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Folding screen depicting late Edo trading post in Nagasaki Bay found in Netherlands

The folding screen by Edo period painter Kawahara Keiga depicting the scenery of Nagasaki Bay. (Photo taken by Rene Gerritsen and provided courtesy of the Netherlands' Museum Volkenkunde)

BRUSSELS -- The Netherlands' Museum Volkenkunde (National Museum of Ethnology) announced on July 4 the discovery in the country of a large folding screen depicting Nagasaki Bay painted by the late Edo period artist Kawahara Keiga, who had been given permission to go in and out of the Dutch trading post of Dejima in Nagasaki during the period.

Kawahara is known to have created many genre paintings and paintings of animals and plants at the request of German physician Philipp Franz von Siebold of the Dutch trading post, but the folding screen is the only known work of its kind by the painter. It will be displayed at the museum from July 5.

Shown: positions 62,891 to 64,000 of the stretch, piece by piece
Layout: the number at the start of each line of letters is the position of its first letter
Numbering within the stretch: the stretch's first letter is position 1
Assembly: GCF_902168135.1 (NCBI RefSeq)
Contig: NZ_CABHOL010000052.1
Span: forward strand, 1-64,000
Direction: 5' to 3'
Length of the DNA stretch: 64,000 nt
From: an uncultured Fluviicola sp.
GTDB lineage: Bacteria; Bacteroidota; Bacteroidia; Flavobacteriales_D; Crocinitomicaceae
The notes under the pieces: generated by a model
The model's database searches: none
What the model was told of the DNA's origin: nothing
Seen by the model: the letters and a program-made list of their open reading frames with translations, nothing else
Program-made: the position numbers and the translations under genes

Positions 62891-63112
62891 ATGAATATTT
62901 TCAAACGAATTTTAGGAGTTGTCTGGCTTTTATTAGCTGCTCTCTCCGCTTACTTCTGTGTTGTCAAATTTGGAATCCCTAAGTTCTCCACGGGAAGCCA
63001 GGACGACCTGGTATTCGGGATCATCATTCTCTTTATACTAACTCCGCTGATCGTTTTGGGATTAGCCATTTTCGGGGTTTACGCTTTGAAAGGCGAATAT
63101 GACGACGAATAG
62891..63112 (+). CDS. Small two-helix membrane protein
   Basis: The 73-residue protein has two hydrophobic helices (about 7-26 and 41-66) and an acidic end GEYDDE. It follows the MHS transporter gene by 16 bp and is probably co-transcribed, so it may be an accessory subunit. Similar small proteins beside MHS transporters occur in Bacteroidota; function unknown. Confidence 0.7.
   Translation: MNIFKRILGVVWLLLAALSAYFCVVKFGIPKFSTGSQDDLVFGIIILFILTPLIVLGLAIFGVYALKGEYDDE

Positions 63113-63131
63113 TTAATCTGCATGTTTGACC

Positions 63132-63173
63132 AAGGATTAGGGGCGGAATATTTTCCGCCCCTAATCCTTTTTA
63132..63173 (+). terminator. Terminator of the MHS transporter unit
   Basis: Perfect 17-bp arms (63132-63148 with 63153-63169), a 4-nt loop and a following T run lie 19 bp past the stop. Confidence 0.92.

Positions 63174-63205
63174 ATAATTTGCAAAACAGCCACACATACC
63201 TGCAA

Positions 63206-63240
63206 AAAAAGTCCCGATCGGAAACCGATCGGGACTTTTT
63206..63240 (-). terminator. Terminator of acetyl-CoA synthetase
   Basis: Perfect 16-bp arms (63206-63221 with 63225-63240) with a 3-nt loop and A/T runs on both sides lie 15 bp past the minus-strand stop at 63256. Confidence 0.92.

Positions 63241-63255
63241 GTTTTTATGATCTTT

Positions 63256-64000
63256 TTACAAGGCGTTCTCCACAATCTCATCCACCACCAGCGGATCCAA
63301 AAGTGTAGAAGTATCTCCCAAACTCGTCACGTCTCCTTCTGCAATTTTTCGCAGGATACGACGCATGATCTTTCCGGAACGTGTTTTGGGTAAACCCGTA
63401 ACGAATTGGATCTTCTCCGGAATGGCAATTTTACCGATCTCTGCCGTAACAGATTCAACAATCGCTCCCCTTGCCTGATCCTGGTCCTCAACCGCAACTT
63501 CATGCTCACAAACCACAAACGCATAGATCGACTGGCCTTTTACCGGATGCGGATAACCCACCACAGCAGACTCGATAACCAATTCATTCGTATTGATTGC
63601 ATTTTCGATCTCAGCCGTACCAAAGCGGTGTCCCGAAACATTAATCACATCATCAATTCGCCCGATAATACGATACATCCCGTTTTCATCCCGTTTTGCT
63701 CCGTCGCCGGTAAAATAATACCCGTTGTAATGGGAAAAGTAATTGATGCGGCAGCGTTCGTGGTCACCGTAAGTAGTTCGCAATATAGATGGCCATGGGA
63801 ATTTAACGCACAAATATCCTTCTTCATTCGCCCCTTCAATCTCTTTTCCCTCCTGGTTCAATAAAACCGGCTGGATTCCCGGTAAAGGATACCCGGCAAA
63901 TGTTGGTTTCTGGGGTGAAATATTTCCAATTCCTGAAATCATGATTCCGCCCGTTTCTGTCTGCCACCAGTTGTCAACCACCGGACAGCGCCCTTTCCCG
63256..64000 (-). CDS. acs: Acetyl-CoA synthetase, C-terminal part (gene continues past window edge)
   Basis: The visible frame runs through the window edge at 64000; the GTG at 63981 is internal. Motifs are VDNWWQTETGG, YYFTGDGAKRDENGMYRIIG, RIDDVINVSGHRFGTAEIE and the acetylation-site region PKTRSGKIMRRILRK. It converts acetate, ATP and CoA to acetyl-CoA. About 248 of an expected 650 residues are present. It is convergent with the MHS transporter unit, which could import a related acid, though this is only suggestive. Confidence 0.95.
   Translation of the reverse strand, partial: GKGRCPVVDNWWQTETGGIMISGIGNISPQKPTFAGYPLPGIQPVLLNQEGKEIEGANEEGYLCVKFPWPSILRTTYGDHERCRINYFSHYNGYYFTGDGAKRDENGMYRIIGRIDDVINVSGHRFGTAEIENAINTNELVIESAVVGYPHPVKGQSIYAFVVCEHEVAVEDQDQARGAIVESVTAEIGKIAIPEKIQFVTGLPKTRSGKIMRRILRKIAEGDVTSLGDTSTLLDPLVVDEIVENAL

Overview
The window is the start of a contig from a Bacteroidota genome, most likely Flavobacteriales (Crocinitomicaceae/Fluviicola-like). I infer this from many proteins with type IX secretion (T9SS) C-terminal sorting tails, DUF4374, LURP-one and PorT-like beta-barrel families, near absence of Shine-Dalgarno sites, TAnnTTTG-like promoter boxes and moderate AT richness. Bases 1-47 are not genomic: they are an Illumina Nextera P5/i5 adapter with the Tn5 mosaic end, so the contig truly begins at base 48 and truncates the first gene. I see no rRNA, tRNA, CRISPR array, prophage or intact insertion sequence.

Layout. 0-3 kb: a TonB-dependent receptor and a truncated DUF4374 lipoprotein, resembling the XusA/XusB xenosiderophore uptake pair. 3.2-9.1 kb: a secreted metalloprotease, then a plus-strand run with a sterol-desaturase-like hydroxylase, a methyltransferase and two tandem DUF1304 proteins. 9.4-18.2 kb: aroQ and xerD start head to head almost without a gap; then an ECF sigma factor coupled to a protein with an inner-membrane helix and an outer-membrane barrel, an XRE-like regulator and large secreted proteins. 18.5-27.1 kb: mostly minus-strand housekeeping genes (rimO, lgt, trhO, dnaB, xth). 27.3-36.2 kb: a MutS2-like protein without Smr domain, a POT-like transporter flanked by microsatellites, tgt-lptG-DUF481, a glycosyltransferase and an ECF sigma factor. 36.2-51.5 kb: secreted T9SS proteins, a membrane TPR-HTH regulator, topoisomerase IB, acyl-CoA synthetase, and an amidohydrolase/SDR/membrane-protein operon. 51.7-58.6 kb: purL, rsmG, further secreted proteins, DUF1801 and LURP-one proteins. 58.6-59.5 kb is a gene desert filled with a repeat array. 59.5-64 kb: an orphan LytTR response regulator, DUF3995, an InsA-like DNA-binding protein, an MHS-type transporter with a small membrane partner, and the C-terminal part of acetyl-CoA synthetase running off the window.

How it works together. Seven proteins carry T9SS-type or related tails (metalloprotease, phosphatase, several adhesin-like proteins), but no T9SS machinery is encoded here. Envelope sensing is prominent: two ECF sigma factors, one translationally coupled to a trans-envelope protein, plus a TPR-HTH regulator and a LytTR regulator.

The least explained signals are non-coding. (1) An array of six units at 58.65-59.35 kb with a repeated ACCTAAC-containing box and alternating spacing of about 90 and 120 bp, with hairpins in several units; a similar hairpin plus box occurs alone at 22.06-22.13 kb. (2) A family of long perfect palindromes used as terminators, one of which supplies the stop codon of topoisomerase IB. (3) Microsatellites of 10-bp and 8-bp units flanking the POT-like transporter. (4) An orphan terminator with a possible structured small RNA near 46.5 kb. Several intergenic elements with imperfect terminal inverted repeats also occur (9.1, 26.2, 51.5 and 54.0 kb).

The screen, which depicts Dejima, along with Chinese and other boats anchored in Nagasaki Bay in a picture spread across eight panels, stands 171 centimeters tall and measures 470 centimeters across.

Part of the folding screen depicts the Dejima trading post in detail. (Photo taken by Rene Gerritsen and provided courtesy of the Netherlands' Museum Volkenkunde)

According to the museum's announcement, it is believed to have been painted around 1836, based on the fact that it depicts a Dutch vessel that made only one voyage to Nagasaki Bay. It is believed to have been commissioned by a wealthy resident of Dejima.

The museum, which holds over 500 pieces by Kawahara, has hailed the painter as a "photographer without a camera," taking note of the fine brushstrokes in his art.

Conservator Daan Kok told the Mainichi Shimbun the folding screen was valuable as a large work of art showing a scene of trade between Japan and the Netherlands. It incorporates perspective -- a technique seen in Western art at the time -- and Kok described it as a "hybrid" work combining the Japanese art format of a folding screen with painting methods drawing on Western art techniques to depict trade between Japan and the Netherlands, and Japan and China.

(Japanese original by Kosuke Hatta, Brussels Bureau)

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